It's crunch time. Right now.  Mandatory Credit: Jennifer Stewart-US PRESSWIRE.

If the Phoenix Suns plan to take part in the postseason, it would probably be a good idea to win this game tonight against another WC foe, the Utah Jazz.

The Suns currently sit in the 12th seed, tied with Golden State, 3 games back from 8th place Houston. Tonight the Suns could help themselves out by downing the 10th seeded Utah Jazz who are only a game ahead of the purple and orange. Al Jefferson leads the Jazz 19 and 9, and has scored in double figures in every game he has played in this season save for his first outing against the Lakers on December 27. Of course Jefferson is not impervious to making the Jazz faithful "cringe." Check out what Amar from SLC Dunk had to say about Aljeff:

Big Al had a great game against the Detroit Pistons: 33 points, 12 rebounds, and he even made one three pointer. We can extoll his virtues for shooting 14/18, but also cringe at his 1 assist to 4 turn overs. Still, all things considered (including the win), it was a remarkable night for a remarkable individual. It was a night that I will not easily forget.


It dawned on this blog guy that any key to a Suns win is the same every night out. Play a complete game. There's very very little margin for error. When they play defense and out-rebound their foe, they usually win. So why turn this into more than what it is? The deal is this, the Suns need to play with heart and intensity for 48 minutes. The Jazz have a couple of beasts in the front line in Jefferson and Milsap. Jeff has had some success versus the Suns to the tune of 20 and 11 in 17 games. However, he averages 17 FG attempts a game to pick up those 20 points. Josh Howard is probable for the game tonight. While not a Suns killer, he could be categorized as a Suns abuser, averaging 18 and 7 over 18 career games.

Marcin Gortat is coming off of one of his worst games in recent memory with 8 points, 4 rebounds and 4 personal fouls. Do you think Polish Heritage Night distracted him? Said Gortat of his poor performance in the Minnesota game: "After the game, I was in a big black hole because I didn't help the team," Gortat said. "I didn't play. It was bad. It was definitely like a wake-up call. Once in a while, you need a game like that to bring your ass back from the sky to Earth. It was a game to make me be sure to be humble again." The Suns will certainly need the Hammer if they hope to have success against the Jazz.

And now, a special feature, my brothers and sisters, 5 questions with SLC Dunk's very own, Amar:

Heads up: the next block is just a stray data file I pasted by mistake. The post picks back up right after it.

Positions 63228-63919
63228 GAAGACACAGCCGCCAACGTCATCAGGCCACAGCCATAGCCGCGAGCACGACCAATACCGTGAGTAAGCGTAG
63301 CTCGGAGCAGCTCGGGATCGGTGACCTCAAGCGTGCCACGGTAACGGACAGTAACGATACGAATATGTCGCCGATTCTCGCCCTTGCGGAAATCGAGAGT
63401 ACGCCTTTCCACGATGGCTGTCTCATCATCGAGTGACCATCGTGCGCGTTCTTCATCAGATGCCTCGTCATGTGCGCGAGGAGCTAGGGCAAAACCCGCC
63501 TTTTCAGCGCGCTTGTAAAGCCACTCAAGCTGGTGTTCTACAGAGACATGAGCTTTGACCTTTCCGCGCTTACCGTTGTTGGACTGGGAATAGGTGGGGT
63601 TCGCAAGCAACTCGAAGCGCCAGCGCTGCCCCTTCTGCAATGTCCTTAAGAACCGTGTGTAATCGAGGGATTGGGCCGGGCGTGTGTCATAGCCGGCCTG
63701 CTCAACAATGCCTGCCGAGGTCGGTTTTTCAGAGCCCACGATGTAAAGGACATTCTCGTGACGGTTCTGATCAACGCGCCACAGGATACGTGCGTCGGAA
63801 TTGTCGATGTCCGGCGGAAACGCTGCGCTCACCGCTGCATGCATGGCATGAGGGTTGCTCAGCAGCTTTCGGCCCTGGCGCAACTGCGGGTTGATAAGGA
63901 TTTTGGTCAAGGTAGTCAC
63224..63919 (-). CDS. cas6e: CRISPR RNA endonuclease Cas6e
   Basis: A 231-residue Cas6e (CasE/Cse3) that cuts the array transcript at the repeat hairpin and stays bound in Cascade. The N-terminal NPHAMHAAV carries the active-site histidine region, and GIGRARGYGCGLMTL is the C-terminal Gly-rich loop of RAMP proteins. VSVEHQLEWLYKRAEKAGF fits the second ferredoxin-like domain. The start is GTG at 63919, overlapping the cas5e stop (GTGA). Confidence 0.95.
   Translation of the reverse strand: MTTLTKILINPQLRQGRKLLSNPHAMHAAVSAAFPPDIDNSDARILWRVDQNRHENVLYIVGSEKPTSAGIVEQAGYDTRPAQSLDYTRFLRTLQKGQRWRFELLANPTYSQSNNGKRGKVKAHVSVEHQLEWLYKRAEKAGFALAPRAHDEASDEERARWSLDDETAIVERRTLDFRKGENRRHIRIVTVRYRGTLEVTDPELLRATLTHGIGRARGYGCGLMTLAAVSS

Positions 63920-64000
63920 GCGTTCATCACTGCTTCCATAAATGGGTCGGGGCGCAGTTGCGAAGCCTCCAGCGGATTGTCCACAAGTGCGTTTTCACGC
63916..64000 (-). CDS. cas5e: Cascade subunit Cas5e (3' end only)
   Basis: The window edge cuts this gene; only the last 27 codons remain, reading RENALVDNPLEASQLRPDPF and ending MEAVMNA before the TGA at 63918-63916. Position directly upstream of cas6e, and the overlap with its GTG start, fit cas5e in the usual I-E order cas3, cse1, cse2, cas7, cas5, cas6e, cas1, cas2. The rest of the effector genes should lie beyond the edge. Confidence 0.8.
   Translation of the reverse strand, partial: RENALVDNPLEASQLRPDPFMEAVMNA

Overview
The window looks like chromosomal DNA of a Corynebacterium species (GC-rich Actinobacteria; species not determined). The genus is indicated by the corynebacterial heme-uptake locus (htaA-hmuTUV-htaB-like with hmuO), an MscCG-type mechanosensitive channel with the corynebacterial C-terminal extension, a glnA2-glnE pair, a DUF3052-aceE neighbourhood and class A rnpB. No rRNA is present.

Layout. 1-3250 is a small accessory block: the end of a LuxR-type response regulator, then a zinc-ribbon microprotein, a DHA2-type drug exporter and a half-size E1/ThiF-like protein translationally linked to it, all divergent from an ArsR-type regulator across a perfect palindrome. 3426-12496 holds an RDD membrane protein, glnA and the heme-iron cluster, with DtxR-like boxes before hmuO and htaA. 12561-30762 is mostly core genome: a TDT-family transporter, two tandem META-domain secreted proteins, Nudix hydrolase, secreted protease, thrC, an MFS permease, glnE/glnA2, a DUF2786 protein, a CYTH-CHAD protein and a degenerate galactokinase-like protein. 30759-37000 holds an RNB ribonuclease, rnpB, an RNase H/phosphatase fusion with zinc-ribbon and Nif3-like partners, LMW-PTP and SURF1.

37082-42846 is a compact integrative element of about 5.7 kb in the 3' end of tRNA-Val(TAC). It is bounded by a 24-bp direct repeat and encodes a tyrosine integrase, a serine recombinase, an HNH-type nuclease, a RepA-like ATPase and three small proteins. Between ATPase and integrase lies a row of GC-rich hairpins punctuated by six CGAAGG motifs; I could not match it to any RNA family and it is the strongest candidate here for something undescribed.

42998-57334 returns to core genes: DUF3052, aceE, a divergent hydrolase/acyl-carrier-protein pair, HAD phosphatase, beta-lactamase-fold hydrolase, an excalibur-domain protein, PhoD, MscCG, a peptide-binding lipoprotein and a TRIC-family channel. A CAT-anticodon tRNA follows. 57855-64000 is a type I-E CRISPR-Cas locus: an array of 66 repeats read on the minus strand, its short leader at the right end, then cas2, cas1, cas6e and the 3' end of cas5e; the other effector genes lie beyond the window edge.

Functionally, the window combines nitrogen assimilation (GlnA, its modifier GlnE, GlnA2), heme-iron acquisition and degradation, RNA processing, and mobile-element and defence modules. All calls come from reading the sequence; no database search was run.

WC: The Jazz and Suns are both in the midst of this crowded Western Conference race. How do see the stretch run playing out for the Jazz? Do you think they have what it takes to make the postseason?

A: I think that the Jazz brass have clearly put out a "Playoffs or Bust!" sign on their team plane. That's the message I get when they are turning down rumored offers for Josh Howard. Nothing else says 'win now' like starting Josh Howard. Sadly, for the Jazz brass, I don't think the Jazz are going to make the playoffs -- unless a couple of other teams start tanking. The front office expects a broken team with incompatible parts to overachieve. What Jazz fans are going to get is a gutsy performance down the stretch that solidly gets the Jazz the #13 or #14 pick in the draft.

WC: Obviously Raja Bell is a former Sun, and many people would love to have him back. So, what was up with the recent altercation between Bell and coach Corbin?

A: Before he was a Suns player he was a Jazz player though, and for the most part, a lot of Jazz fans still hold a lot of affection for the veteran guard. He's having a remarkable year shooting the ball when you look at his percentages. He's also starting and playing half the game -- while not clearly being identified as a long term asset of the team going forward. Some don't understand the whole tiff between he and Head Coach (and former Suns player himself) Tyrone Corbin. It's not a 'minutes' argument, but perhaps it's a 'usage' argument? Andrei Kirilenko had similar problems that playing a lot of minutes didn't solve. At times the Jazz offense seems to shun the guards while Al Jefferson or Paul Millsap are on the court. Bell plays a lot of his minutes on the court with those two guys. Bell's a vet's vet -- so he's not precisely asking to take more shots a game, but the only guy on the entire team with a lower USG% is Jeremy Evans. On the record I really do not know much except both parties always say the right thing, but perhaps there are other concerns that are only aired out behind closed doors? Maybe Bell used Ty's ointment and didn't put the cap back after he was done? (Yes, old age home joke)

WC: How has the absence of Jerry Sloan affected the Jazz organization? As a fan, have you all moved on?